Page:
Despite a lack of domestic reasons to buy the Pound recently, the GBP AUD exchange rate has advanced due to risk-averse movement in markets.
The Pound to Australian Dollar exchange rate began last week trending at 1.6442. After hitting a weekly high of 1.6566 on Friday, the pair continued to trend above the level of 1.65.
Pound (GBP) Outlook Limited Until Next Week’s Data
The past week’s UK data has had no notable effect on Pound exchange rates, leaving the British currency to be mostly influenced by its rivals.
Britain’s industrial production report from June beat expectations and manufacturing production came in as expected.
However, construction output only came in at 0.9%, missing 1.9% forecasts, while June’s trade balance update was highly disappointing.
The trade deficit was forecast to lighten from £-3.07b to £-2.5b, but instead deepened from a revised £-2.52b to £-4.56b.
According to James Smith, economist from ING;
‘One possible explanation for this is that the impact of the weaker Pound has been less pronounced than it might have been 10 to 20 years ago. The increasingly interconnected nature of global supply chains means exchange rate fluctuations are less of a key determinant of competitiveness.’
Sterling’s outlook has been even lower since the Bank of England (BoE) took a dovish tone in its August policy decision.
The British currency is unlikely to see stronger demand until domestic factors improve, which could be prompted depending on the results of next week’s key UK ecostats.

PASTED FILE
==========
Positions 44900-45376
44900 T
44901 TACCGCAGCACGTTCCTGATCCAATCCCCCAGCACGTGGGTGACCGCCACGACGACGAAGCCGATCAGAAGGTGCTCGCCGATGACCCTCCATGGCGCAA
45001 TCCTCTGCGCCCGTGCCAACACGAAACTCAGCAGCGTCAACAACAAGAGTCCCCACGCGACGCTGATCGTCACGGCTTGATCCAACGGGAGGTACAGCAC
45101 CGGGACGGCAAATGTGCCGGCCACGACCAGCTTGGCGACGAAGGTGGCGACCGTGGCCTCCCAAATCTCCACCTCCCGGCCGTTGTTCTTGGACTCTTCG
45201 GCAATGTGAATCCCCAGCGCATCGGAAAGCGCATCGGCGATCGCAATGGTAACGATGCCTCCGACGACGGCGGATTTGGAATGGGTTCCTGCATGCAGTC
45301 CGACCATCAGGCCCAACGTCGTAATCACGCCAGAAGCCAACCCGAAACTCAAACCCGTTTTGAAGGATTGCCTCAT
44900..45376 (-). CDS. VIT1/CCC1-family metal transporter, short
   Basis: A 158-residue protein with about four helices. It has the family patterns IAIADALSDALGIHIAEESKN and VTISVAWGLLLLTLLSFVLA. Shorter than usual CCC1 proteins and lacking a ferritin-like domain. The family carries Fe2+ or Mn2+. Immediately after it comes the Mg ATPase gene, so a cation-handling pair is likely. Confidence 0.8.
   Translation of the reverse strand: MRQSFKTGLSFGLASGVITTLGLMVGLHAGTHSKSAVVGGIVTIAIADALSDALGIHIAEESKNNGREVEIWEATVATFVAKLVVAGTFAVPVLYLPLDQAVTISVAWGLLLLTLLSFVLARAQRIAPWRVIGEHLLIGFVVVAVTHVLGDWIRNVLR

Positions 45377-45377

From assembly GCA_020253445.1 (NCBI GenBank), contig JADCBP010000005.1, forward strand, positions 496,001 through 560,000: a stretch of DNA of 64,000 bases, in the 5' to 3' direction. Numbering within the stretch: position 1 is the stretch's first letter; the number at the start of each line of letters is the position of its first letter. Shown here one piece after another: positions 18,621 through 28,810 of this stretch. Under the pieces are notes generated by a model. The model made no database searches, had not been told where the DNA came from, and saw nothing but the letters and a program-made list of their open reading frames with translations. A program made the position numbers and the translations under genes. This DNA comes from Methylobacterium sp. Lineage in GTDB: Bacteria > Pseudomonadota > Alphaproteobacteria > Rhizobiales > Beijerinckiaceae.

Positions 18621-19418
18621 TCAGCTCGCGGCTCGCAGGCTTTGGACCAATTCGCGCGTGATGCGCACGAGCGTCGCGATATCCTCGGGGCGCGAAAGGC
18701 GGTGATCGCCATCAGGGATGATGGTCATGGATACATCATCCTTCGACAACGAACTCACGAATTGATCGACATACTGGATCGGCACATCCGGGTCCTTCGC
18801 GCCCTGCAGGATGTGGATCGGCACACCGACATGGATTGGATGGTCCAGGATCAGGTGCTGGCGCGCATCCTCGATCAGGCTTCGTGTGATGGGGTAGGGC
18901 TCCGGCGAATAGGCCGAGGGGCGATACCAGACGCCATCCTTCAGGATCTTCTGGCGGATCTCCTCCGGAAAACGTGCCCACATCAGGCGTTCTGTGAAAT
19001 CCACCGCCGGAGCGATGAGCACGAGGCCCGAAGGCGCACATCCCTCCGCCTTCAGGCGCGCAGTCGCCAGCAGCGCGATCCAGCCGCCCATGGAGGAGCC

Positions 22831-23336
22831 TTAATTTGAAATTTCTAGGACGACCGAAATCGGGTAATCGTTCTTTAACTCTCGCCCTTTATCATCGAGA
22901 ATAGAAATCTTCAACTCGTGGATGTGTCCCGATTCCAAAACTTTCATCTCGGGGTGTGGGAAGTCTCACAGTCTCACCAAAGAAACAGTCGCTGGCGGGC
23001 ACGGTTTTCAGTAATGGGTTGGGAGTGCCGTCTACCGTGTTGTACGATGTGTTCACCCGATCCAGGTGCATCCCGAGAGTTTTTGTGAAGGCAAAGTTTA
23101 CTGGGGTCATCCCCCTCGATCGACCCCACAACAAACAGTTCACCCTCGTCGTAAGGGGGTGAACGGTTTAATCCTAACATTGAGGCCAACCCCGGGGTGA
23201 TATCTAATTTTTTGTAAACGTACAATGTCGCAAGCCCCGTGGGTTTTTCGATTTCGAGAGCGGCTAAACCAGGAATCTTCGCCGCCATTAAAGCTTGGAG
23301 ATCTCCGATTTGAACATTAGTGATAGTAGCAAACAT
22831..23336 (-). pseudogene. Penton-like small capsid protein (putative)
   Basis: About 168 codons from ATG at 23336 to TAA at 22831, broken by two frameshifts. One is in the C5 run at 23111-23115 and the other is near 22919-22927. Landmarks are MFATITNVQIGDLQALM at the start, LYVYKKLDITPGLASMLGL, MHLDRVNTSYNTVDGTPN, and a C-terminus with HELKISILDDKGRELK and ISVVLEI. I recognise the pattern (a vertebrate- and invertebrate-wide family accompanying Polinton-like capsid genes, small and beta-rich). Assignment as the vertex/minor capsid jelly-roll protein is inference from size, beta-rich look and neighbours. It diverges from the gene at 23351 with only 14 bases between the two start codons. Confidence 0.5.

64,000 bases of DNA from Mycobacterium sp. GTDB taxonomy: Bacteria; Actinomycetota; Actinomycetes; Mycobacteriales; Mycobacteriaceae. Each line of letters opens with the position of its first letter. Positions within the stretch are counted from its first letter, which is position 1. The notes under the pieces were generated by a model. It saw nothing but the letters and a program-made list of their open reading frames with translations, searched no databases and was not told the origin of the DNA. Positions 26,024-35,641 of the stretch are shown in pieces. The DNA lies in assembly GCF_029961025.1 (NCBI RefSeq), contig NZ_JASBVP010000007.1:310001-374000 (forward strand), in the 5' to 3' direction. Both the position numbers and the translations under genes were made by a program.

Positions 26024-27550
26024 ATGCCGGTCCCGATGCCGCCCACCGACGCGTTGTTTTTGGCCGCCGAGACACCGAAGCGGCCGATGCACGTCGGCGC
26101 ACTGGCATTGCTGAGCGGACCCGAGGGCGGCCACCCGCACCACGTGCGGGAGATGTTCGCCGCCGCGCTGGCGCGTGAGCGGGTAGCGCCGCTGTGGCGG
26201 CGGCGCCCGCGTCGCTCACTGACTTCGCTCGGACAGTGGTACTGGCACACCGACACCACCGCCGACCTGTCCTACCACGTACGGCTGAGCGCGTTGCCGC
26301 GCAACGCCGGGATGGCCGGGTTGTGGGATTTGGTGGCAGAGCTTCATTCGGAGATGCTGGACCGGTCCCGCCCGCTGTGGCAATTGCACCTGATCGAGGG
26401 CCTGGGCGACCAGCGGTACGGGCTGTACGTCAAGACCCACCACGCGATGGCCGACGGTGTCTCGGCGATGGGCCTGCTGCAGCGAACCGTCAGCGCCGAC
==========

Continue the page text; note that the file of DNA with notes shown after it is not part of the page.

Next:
Tuesday will see the publication of Britain’s July Consumer Price Index (CPI), with June wage growth on Wednesday and July retail sales results coming in on Thursday.
Markets will focus especially on inflation and wage growth. If these reports beat expectations, the Pound will see a jump in demand as speculation about potential Bank of England (BoE) hawkishness flares up again.
The BoE has taken a dovish stance because UK inflation has slowed and Britain’s economic outlook is uncertain. As a result, stronger than expected data would boost the long-term Pound outlook.
Australian Dollar (AUD) Investors Await Job Market Data
The primary reason for the Australian Dollar’s weakness over the past week has been risk-aversion, which looks like it’ll persist until markets close for the weekend.
This has helped the GBP AUD exchange rate to advance despite Pound weakness.
Geopolitical tensions have jumped again amid increasingly heated rhetoric between the US and North Korea.
On Thursday evening, US President Donald Trump issued yet another warning to NK, keeping markets on edge and keeping pressure on the risk-correlated Australian Dollar.
On top of risk-aversion, the ‘Aussie’ has been weak due to a lack of notable supportive domestic news in recent weeks, causing the recently strong currency to be sold from its highs.
Australia’s latest ecostats have been mixed. Westpac’s consumer confidence survey saw confidence slip in August, while June’s home loans results fell short of expectations.
The Australian Dollar could find some long-term support if next week’s Australian job market report impresses investors though.
Next week will also see the publication of the Reserve Bank of Australia’s (RBA) latest meeting minutes.
While the RBA took a cautious stance in its most recent meeting, if the minutes report is more optimistic than expected the Australian Dollar could strengthen.
However, if geopolitical tensions continue to hit headlines and keep markets averse to risk, Australian Dollar demand will be limited.
GBP AUD Interbank Rate
At the time of writing this article, the GBP AUD exchange rate trended in the region of 1.6507. The Australian Dollar to Pound exchange rate traded at around 0.6055.